Overall, you’d think the record industry would embrace satellite radio for giving consumers something mainstream radio - with its increasingly limited format and stagnant computer-generated play lists - hasn’t provided for years: variety. The more than 13 million subscribers - 7.6 million for XM and about 6.2 million for Sirius - who shell out $12.95 a month have to agree. Tune into any of the music stations on XM or Sirius and you have a choice of hundreds of “stations” playing popular favorites, hot new top 40 and independent acts, forgotten underground heroes who deserved better, and countless surprises that turn listeners into passionate fans.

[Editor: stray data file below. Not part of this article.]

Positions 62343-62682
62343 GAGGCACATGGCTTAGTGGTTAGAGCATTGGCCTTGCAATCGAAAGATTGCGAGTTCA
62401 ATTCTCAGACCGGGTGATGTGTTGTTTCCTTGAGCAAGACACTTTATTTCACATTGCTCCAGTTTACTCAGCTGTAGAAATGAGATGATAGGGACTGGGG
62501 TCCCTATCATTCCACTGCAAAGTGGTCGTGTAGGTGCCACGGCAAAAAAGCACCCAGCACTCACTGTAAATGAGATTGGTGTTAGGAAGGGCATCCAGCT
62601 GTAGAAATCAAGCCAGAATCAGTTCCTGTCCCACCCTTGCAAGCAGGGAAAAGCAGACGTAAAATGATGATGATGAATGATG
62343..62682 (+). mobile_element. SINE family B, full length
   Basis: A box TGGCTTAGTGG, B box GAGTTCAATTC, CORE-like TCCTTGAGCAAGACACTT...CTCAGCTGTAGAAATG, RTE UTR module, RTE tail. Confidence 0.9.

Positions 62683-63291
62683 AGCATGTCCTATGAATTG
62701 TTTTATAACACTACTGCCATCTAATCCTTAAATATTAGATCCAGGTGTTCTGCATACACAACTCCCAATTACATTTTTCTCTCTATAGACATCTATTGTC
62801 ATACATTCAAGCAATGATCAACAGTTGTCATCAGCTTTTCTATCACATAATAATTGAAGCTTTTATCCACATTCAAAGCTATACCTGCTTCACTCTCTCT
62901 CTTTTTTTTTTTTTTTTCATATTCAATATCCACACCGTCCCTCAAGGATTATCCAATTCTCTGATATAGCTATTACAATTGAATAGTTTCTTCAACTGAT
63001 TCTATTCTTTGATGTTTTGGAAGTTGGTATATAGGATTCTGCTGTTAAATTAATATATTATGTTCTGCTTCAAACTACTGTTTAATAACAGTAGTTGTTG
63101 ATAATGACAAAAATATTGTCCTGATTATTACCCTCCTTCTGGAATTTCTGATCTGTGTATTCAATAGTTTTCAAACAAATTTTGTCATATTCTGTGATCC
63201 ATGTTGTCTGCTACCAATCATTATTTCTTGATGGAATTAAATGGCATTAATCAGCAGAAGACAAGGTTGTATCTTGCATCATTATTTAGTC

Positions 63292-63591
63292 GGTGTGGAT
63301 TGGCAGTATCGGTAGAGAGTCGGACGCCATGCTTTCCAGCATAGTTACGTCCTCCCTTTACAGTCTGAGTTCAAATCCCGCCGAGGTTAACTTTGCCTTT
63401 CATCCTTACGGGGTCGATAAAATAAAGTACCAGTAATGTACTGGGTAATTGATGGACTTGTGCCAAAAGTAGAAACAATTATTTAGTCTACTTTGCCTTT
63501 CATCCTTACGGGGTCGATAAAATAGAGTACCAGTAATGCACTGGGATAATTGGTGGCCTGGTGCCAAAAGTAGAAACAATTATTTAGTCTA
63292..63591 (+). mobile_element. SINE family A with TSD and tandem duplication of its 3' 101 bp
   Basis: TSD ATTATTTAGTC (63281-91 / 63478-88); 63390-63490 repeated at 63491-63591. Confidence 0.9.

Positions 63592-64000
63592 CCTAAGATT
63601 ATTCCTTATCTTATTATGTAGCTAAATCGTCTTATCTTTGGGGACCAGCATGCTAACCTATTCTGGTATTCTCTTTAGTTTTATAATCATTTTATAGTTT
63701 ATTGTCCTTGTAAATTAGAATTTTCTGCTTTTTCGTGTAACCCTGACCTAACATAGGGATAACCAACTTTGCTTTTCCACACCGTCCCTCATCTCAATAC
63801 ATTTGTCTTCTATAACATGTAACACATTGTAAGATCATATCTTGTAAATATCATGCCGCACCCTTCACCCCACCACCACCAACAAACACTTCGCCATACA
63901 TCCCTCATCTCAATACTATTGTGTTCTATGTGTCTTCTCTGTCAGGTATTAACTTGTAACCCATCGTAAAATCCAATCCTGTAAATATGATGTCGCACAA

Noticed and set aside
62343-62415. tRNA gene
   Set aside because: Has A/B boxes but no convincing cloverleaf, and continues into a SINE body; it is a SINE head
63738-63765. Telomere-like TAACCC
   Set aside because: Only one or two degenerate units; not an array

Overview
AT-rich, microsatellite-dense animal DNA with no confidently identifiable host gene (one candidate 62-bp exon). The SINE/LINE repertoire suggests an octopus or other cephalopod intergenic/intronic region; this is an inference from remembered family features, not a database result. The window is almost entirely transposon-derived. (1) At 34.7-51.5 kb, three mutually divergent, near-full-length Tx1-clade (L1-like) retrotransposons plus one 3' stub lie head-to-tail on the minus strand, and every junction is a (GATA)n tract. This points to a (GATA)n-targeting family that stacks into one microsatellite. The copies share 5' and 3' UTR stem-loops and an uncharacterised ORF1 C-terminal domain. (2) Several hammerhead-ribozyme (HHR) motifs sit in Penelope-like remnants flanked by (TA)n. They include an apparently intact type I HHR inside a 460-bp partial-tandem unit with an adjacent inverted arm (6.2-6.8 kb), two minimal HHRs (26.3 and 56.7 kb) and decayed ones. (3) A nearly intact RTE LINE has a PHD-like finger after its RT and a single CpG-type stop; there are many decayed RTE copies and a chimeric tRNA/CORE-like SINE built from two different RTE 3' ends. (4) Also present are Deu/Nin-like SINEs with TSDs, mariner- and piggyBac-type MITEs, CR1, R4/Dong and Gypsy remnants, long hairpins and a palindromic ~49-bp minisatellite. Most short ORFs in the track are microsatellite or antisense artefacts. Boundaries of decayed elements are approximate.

When was the last time mainstream radio offered such choice? When was the last time record labels had such an open platform to introduce new acts, revitalize old ones and reach new passionate listeners willing to pay for something mainstream radio has failed at?
That “variety” is infectious, spreading to the hundreds of product manufacturers that develop the devices to satisfy consumer demand. It affects the distributors that move the product. And it impacts the retailers - large, small, brick-and-mortar, on-line, custom, specialty, mainstream - that welcome any new line that increases sales, profit, incremental business, and drives installation services.